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New York's COVID-19 hospitalization numbers edge upward

Gov. Andrew M. Cuomo on Monday said the number of people hospitalized statewide with COVID-19 has risen to 1,059, while positivity rates continue to fall in the red zone focus areas in Brooklyn, Rockland and Orange counties. Credit: NY Governor's Office

The number of people hospitalized statewide in New York with COVID-19 has risen to 1,059, Gov. Andrew M. Cuomo said Monday, while positivity rates continue to fall over a seven-day rolling average in the red zone focus areas in Brooklyn, Rockland and Orange counties.

Sunday's hospitalization figure was an increase of 44 over Saturday's. The total number of people hospitalized with the virus pushed past 1,000 last week for the first time since June.

Meanwhile, the seven-day rolling average in the remaining red zone microclusters that faced increased restrictions after spikes in cases dropped from 5.05% to 3.93%, state data shows.

New York has continued to cut the COVID-19 infection level by nearly half in red zones throughout the state after the new restrictions were imposed. The week of Oct. 4-10, the total red zone positive rate was 6.99%, according to the data.

"You see that compliance and enforcement works," Cuomo said at a news briefing in Albany. "If people comply, the infection rate is going to be lower."

The levels also continued to drop in the overall "hot spots" or "microclusters," which include surrounding orange and yellow zones as well where levels are not as high. The level Sunday in all zones combined was 3.25%, continuing a trend where the level in those zones has hovered slightly above 3% for the last three weeks.

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It is down from 6.9% the week of Sept. 27-Oct. 3 before Cuomo imposed new restrictions in those neighborhoods, shutting schools and nonessential businesses, and limiting houses of worship to no more than 10 people at a time.

The infection level statewide on Sunday was 1.18% excluding the red zones, which are oversampled, and 1.45% including them, he said. Twelve people died Sunday of causes related to COVID-19.

Cuomo criticized President Donald Trump and his administration for what the governor said was giving up on controlling the virus. Cuomo pointed to comments Mark Meadows, Trump's chief of staff, made on CNN Sunday as indicative of that approach.

"We are not going to control the pandemic," Meadows said on CNN's "State of the Union." "We are going to control the fact that we get vaccines, therapeutics and other mitigation areas."

Cuomo called that approach "preemptive capitulation," and said New York’s experience with COVID-19 proves the virus can be brought under control.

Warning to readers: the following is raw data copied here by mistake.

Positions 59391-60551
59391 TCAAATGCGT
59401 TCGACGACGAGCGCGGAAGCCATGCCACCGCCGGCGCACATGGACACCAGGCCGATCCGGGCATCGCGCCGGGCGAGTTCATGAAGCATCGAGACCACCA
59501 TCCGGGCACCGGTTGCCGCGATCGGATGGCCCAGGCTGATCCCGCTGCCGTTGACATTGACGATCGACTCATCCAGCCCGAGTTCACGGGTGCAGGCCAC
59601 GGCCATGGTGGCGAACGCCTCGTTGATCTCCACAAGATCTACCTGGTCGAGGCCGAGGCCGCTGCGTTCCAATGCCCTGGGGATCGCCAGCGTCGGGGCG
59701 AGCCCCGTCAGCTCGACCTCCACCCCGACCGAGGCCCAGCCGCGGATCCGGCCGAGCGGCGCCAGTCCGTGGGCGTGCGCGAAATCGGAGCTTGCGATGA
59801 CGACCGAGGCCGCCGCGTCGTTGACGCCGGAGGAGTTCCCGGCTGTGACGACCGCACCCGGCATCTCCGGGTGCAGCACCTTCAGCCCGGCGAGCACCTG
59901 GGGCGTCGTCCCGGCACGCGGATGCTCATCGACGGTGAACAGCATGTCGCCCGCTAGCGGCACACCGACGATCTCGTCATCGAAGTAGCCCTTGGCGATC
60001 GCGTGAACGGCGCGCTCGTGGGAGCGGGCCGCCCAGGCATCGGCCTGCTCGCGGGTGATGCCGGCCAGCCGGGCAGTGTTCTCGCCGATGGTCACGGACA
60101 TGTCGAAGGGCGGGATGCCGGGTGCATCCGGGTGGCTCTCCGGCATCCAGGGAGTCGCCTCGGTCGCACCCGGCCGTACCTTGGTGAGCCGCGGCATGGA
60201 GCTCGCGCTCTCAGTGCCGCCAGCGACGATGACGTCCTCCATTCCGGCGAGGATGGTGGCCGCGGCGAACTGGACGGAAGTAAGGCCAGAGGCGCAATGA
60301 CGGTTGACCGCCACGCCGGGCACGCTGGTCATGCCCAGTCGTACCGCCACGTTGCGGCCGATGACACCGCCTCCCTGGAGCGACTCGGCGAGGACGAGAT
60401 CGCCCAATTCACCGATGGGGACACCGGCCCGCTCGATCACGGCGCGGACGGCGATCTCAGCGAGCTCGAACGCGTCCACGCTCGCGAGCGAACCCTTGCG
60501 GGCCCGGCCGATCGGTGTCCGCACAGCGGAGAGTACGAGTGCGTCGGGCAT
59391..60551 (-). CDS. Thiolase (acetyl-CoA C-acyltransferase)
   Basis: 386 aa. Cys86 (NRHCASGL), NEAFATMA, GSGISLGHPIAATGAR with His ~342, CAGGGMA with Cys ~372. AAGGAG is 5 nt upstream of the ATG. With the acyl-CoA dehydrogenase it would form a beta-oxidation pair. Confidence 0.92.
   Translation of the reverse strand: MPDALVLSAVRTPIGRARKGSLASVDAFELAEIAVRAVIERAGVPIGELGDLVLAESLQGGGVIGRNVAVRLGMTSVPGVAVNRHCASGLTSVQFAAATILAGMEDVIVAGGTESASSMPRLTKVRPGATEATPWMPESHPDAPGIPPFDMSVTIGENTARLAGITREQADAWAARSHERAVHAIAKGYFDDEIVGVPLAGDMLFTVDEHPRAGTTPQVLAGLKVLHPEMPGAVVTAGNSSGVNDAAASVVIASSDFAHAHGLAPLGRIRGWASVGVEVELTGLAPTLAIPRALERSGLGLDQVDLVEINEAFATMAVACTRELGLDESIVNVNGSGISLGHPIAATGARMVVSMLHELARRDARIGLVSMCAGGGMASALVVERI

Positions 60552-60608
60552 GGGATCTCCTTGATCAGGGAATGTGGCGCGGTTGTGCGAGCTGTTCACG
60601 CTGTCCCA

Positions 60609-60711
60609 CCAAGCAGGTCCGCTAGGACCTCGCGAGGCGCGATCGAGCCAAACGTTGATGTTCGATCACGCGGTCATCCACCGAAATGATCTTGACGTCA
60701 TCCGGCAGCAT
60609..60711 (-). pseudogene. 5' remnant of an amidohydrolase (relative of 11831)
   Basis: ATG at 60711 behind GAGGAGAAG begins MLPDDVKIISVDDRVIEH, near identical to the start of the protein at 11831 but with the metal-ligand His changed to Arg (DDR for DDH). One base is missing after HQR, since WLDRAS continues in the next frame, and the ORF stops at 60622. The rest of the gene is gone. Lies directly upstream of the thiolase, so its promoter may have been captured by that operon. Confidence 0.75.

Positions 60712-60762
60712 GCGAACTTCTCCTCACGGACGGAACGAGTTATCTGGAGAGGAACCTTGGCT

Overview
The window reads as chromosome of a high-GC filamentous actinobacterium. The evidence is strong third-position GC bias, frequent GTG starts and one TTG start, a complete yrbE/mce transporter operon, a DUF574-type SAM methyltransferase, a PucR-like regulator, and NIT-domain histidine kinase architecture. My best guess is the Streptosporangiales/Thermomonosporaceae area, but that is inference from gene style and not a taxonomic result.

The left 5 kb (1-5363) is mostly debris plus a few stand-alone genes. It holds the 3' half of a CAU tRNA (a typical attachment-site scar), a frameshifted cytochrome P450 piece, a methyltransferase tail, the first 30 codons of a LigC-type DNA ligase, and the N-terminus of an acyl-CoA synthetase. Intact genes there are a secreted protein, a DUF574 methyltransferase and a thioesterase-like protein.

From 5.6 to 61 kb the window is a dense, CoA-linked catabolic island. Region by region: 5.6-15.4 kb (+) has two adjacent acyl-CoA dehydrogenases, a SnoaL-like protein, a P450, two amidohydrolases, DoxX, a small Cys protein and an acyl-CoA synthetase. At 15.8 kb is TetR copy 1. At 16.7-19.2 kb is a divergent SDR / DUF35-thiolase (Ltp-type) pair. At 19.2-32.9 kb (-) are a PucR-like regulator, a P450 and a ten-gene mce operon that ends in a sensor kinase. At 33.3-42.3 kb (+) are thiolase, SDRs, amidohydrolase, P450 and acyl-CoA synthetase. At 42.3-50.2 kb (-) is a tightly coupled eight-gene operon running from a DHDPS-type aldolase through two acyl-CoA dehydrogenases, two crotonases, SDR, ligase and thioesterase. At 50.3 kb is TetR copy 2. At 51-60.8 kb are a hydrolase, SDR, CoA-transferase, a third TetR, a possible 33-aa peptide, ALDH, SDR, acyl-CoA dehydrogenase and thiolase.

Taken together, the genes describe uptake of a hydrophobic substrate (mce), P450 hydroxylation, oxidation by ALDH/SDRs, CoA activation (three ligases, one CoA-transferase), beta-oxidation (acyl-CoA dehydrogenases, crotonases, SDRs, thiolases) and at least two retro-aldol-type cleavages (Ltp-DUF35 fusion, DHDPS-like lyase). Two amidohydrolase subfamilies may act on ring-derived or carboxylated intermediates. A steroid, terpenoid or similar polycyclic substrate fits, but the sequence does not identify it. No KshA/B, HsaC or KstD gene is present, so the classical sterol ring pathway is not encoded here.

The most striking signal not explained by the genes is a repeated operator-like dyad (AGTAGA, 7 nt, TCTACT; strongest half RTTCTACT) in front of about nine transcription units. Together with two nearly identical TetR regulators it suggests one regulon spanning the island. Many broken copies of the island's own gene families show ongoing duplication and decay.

"We’re not going to control the pandemic, all we can do is develop a vaccine and a therapeutic. That’s what they believe. That’s what they believed from day one," Cuomo said.

Nassau County Executive Laura Curran said Monday that the county has no intention of giving up in the fight to control the virus.

"Giving up is not an option," she said. "With an overall infection rate of 1.3% in Nassau County, this virus remains unpredictable, and we remain steadfast in our mission to keep residents safe."

The number of people hospitalized in Nassau on Sunday with the virus was 67, down from last week when the figure peaked at 72, Curran's office said. The high in the county was 2,477 on April 14.

New York went from being a global epicenter of the pandemic to having some of the lowest infection levels in the country and the world, Cuomo said.

Instead of seeing just two options — close down the economy or let the virus spread — New York pursued a third strategy: control the virus and stage a phased reopening of the economy, Cuomo said.

Trump on Monday denied the federal government has given up on trying to control the virus.

"No, not at all. In fact, the opposite. Absolutely the opposite. We’ve done an incredible job," Trump told reporters in Allentown, Pennsylvania, as he said again that the United States is "absolutely rounding the corner" even though the country set a single-day record of 83,010 coronavirus cases on Friday.

The United States has more cases of COVID-19 — over 8.6 million — and more deaths caused by the virus — over 225,000 — than any country.

The infection level on Long Island in testing completed Sunday was 1.2%, and 1.4% in New York City. The number of new confirmed cases was 65 in Nassau, 54 in Suffolk and 424 in New York City.

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